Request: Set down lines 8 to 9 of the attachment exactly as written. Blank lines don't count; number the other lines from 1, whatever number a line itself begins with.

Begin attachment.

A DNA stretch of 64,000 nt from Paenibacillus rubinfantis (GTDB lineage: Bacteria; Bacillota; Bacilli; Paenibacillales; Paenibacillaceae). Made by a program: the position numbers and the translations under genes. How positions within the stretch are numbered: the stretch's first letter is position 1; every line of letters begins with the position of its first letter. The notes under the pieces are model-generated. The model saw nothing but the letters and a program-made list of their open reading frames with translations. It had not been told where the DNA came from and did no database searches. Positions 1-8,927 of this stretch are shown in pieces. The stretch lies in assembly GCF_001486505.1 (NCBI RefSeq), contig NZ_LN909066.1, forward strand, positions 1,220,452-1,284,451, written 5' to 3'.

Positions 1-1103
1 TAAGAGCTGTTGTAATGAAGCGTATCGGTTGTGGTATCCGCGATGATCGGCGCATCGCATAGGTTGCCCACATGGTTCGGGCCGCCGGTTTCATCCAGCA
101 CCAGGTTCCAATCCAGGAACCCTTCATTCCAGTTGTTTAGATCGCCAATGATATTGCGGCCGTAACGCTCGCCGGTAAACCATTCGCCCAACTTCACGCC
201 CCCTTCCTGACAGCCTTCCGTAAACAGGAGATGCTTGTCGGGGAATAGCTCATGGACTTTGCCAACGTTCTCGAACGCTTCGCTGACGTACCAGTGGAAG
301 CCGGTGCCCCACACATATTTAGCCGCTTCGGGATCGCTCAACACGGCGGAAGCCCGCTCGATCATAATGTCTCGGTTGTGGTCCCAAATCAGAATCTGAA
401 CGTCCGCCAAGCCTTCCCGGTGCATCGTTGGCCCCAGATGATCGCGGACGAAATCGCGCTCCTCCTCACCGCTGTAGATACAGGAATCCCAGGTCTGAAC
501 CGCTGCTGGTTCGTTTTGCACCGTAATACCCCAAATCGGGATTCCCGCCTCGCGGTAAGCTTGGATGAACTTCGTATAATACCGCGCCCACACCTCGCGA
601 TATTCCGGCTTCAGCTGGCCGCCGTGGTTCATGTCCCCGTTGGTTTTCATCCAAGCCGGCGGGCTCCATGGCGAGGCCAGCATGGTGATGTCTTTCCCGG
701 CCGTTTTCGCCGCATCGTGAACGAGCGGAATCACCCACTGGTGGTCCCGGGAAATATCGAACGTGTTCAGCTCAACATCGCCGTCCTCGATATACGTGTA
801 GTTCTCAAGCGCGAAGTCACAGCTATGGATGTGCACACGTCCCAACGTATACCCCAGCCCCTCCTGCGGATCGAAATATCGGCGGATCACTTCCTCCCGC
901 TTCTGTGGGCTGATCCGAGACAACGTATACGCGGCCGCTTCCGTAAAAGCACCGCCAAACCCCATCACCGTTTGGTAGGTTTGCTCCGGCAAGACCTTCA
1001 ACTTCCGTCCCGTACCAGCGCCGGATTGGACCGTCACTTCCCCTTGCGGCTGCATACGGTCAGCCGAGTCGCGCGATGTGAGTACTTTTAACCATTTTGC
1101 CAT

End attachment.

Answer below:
501 CGCTGCTGGTTCGTTTTGCACCGTAATACCCCAAATCGGGATTCCCGCCTCGCGGTAAGCTTGGATGAACTTCGTATAATACCGCGCCCACACCTCGCGA
601 TATTCCGGCTTCAGCTGGCCGCCGTGGTTCATGTCCCCGTTGGTTTTCATCCAAGCCGGCGGGCTCCATGGCGAGGCCAGCATGGTGATGTCTTTCCCGG